This is an archived article that was published on in 2014, and information in the article may be outdated. It is provided only for personal research purposes and may not be reprinted.

Rain and snow kept fans away, so the biggest cheering section belonged to Greg Reese.

Wearing the defense's black for the first time, Reese lined up at defensive end and registered a sack and a tackle for a loss in Tuesday's wintry practice, drawing full-throated roars of "Reeeese!" — seemingly from both sidelines.

As a tight end until Monday, Reese has bipartisan appeal.

"Going up against the team that I was with for the past year, it just felt weird but I had to put that to the side and play football," said Reese, who like redshirt freshman Clarence Smith has become a defensive end convert this spring.

With three players ahead of him at tight end in an offense that's only likely to feature one at a time, the senior did the math. Coach Kyle Whittingham said Reese approached him Monday and told him he played defensive end in high school and would like another crack at it. Whittingham obliged him.

Whittingham said Reese will be on the line for the next three weeks. Although his number — 85 — is alien, Reese otherwise fits in with the ends. At 6-foot-5, 253 pounds, he's probably the most imposing piano-playing biology major the Utes have ever had.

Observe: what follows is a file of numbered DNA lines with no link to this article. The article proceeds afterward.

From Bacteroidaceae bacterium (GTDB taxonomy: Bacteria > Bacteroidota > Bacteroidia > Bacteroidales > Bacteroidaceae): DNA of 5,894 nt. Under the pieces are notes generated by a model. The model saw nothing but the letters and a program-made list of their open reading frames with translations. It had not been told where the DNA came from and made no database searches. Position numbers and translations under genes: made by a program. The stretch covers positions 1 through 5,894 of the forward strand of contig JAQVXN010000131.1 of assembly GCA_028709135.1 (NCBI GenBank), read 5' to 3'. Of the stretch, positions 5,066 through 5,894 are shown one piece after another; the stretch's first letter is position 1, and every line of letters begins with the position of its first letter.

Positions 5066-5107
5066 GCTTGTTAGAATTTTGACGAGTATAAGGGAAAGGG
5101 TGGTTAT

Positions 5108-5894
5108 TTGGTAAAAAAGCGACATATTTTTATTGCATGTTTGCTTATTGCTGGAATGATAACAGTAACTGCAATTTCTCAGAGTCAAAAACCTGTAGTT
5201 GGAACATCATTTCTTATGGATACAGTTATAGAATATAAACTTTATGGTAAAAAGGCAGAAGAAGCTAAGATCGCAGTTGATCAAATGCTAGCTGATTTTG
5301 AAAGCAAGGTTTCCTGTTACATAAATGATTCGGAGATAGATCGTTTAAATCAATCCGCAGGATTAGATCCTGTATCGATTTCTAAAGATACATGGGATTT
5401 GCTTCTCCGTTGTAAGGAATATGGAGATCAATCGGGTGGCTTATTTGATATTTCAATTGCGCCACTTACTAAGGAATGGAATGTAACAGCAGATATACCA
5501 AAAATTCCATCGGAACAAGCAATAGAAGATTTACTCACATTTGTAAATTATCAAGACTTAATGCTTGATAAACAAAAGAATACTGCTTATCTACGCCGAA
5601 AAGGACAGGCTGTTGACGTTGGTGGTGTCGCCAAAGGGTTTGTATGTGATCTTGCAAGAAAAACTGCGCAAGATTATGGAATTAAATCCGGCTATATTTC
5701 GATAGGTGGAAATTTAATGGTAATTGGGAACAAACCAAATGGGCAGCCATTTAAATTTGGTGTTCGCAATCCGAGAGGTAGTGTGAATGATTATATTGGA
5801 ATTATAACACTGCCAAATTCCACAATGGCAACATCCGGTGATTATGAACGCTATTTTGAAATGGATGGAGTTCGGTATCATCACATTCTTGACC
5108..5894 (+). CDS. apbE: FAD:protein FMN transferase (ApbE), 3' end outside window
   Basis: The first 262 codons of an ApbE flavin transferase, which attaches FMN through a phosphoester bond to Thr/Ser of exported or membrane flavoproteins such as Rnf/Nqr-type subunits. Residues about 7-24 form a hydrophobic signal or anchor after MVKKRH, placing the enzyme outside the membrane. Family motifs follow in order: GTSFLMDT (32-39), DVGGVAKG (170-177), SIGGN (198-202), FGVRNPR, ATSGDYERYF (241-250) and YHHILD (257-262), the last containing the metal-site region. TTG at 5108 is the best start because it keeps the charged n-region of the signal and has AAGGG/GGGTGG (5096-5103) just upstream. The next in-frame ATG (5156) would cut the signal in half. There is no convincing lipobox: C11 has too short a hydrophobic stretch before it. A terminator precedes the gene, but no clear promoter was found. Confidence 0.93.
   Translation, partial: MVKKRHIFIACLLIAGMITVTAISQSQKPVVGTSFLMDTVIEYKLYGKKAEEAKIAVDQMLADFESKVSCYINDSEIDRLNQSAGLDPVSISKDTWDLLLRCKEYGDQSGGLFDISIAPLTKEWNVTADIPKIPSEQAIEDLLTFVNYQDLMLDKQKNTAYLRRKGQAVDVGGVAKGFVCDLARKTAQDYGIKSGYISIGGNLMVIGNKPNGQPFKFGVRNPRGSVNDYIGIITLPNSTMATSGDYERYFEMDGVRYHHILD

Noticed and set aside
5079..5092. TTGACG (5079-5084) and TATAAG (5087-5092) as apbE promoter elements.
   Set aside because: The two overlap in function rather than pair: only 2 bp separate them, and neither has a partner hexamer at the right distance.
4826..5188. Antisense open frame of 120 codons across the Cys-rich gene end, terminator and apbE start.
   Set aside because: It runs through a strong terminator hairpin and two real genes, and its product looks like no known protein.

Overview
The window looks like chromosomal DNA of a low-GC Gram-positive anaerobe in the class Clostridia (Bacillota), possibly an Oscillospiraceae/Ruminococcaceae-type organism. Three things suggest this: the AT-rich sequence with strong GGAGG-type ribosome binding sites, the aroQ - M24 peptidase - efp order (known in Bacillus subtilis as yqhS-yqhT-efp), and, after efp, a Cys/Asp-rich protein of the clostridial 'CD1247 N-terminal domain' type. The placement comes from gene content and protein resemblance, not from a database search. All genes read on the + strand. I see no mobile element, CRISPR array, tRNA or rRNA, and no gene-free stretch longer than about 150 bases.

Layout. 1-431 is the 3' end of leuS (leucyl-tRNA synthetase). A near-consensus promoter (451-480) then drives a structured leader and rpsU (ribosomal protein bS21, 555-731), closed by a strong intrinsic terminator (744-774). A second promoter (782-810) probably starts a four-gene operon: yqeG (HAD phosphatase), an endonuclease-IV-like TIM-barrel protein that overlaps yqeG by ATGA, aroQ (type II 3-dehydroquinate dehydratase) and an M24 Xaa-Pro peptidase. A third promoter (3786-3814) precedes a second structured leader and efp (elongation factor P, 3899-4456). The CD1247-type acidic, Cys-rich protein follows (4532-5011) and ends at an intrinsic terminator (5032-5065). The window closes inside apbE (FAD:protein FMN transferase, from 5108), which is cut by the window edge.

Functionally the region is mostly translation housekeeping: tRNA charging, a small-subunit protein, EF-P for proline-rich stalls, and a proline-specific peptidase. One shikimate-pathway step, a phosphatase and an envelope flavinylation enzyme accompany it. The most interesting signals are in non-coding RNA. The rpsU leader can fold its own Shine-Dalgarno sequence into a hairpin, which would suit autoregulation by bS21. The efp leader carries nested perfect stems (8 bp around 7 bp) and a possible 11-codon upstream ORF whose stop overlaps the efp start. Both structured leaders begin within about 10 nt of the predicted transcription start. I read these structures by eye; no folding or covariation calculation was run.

Reese said that in high school in Camden, N.J., he fell in love with catching the ball and blocking, but that while in junior college at Arizona Western he found himself thinking, "You know what? I miss defense."

He's a work in progress, said defensive line coach Ilaisa Tuiaki. "A lot of things to polish, but we're happy to have him and see what he can do."

Despite the sack and the TFL, Reese rated his first day as "50 percent good, 50 percent bad" and says he needs to improve at diagnosing pass or run.

Smith, a converted linebacker, also made an early impression at defensive end Saturday when he picked off a batted Adam Schulz in the end zone.

But that's just one play, he was quick to point out.

"It's not like I can make one play one practice, come make none the next practice and feel like I'm still on top," Smith said. "I still have a lot to work on."

Smith came to the Utes as a raw talent in 2013. Coaches had asked him to greyshirt — or forgo financial aid to prevent his eligibility clock from starting — but injuries led them to offer him a scholarship.

He's 18 now. You'd never guess it.

"We always supposed that he'd probably get big enough to be a D-end, and so we figure right now is as good a time as any to move him over and let him figure it out," Tuiaki said of the 6-foot-2, 231-pound Smith. "He's still got a lot of weight to gain, but he's got the frame to put it all on."

Now he's trying to digest Tuiaki's tips about hand movements and the tells of the big men across from him. And, of course, lots of food.

"I don't miss a meal, believe that," Smith said.